"dreamer," or considered a "seer" who can be found
practicing divination whilst concentrating on a crystal globe. And yet my
interaction style is "Chart-the-Course," which is all about
anticipating the future, and my favorite function is introverted
iNtuition, which is defined as:
implications, conceptualizing new ways of seeing things, and getting a sense or
image of the future or of profound meaning.
question I regularly
put to myself is:
What are the
implications for the future?
I even get answers back.
(an INTJ) has analyzed the function of introverted iNtuition, and says
Intuiting is more than a font of revelations, realizations, and inspiring
visions. It is a cognitive process that we can actively engage to produce a
sophisticated result. What happens varies depending on our psychological
response when called to engage it.
links our ability to use functions to learning stages
you may be familiar with.
iNtuition is Engaged as
awareness, conscious usage, or development
Incompetence - most aspects of the process are outside our awareness - we
do not even know what we are missing. We may arrange our lives to avoid
engaging the process or project negative aspects of the process on to
others. Sometimes have "beginner's luck" using it.
a mystical state
pulled to particular symbolic, fantastical or archetypal images
just “know” about a far-away event
Incompetence - we're aware of what needs improvement, use the process
awkwardly, and we do not understand the process from a wider perspective.
We often over-use, under-use and mis-use the process. Often used in
service of another leading process.
a vision or dream of how things will be in the future
on a focal device or symbolic action to predict or transform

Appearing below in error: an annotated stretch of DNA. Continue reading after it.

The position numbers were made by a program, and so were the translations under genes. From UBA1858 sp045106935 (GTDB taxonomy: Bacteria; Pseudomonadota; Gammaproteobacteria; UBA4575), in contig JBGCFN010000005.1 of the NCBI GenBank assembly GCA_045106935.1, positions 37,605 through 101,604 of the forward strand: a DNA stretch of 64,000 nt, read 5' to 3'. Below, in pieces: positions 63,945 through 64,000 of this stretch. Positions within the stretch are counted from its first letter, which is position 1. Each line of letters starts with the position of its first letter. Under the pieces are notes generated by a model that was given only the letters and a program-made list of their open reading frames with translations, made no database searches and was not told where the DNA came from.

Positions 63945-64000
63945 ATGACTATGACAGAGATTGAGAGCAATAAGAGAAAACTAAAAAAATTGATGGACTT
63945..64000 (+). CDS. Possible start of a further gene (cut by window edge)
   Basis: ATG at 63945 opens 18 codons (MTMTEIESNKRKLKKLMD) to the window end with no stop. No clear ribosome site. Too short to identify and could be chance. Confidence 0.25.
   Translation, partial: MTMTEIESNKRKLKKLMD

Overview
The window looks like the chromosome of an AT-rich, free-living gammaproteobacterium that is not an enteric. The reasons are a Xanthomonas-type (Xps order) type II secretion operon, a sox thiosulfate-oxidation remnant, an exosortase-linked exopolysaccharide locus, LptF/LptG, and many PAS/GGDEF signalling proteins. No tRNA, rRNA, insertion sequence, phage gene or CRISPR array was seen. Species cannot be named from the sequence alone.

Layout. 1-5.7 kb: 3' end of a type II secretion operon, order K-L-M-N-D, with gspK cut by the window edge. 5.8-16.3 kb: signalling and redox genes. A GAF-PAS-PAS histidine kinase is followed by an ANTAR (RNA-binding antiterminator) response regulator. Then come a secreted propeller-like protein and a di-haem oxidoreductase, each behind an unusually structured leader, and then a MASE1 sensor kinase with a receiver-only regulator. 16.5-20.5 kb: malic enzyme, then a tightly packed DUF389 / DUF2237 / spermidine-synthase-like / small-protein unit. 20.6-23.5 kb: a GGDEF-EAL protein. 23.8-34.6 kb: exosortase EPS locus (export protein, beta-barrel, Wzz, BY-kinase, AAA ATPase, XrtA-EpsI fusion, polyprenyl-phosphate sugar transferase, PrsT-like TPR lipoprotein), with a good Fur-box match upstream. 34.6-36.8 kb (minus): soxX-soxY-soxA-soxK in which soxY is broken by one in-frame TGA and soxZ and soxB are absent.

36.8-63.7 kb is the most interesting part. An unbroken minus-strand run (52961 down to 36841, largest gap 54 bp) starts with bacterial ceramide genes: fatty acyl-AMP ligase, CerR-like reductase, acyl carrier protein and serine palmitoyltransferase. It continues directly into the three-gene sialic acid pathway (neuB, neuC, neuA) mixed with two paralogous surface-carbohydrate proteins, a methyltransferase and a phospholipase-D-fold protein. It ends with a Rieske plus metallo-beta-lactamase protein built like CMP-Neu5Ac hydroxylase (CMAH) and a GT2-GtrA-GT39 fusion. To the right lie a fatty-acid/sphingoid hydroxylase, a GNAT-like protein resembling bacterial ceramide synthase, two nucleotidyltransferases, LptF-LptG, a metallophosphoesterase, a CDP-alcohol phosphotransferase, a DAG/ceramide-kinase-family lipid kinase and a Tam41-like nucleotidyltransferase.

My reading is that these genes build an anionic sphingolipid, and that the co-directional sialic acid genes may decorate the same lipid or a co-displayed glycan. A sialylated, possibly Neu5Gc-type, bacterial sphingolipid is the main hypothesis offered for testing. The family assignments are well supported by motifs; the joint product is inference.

“secret knowledge” or initiation into a mystery
Competence - we selectively focus attention and choose what aspects
of the process will be most effective, often knowing just the right way to
engage the process for success. Aware of how to link the process to other
processes. Sometimes overbearing.
produce complex insights into problems
one’s current self by bringing in other aspects of oneself
results of intuitive insights and pre-adjust
Competence - all aspects of the process are seamlessly integrated with
other functions, enabling the process to lead from the background through
other processes. We flow with effortless results by creatively breaking
the "rules" of the process.
by partnering with the unconscious
of novel ways to understand things that are universal
transcendent experiences (self, others, groups)
explains his chart thus:
"stages" are merely for organizational purposes and reflect points along a
continuum. Typically, if introverted Intuiting is dominant, then stages 1 and 2
show in childhood, stage 3 shows in adolescence and one’s twenties, and stage
4 hopefully shows somewhat later. Where we are is somewhat "fuzzy." A
thirty-something INFJ or INTJ may function at stage 3 on a daily basis, visit
stage 4 during peak moments of creativity and leadership, and respond from stage
2 when under stress or playing around. Other personality types mature into
introverted Intuiting more slowly and get less successful results.
goes on to describe ways in which anyone might engage the function of
introverted iNtuition. (Realize, of course, that IN_Js are most inclined to
engage it with the advanced expressions of Stages 3 and 4.):
human inheritance provides us with instinctual stage 1 experiences. For
introverted Intuiting, archetypes and a capacity for mystical experiences are
hardwired into the brain. For stage 2, culture provides both socially-normative
and alternative ways for us to engage each function. Most "magic guides"
such as tarot readers or secret societies are outside mainstream society but the
culture provides these for us. In contrast, stage 3 is our personalized
cognitive toolbox. It is diverse and sophisticated. We use it toward personal
ends, whether to help solve a scientific mystery, creatively build a business,
or further develop our human potential. Broadly, usage allows us to solve
problems that do not yet exist and provides insights into issues we have not yet
faced. (This is "active" foreseeing.) Stage 4 is a synthesis of the others.
The result of engaging it shifts people and paradigms, and produces heroic
you identify with Dario's characterizations? Boy I do, down to my childhood fascination with mystical things,
exactly like I described earlier! And
my experience with Amazon.com was surely a "Stage 3" experience, and I
think my Stonehenge wedding qualifies as a "Stage 4." Ergo,
given what Dario says, and given how I manifest his analysis in my own life, I accept (with great discomfort) my role as a
Visionary, or having ESP, if you will.
don't tell anybody -- please? I'll never live it down.
Fresh Understanding of Function Development, by Dario Nardi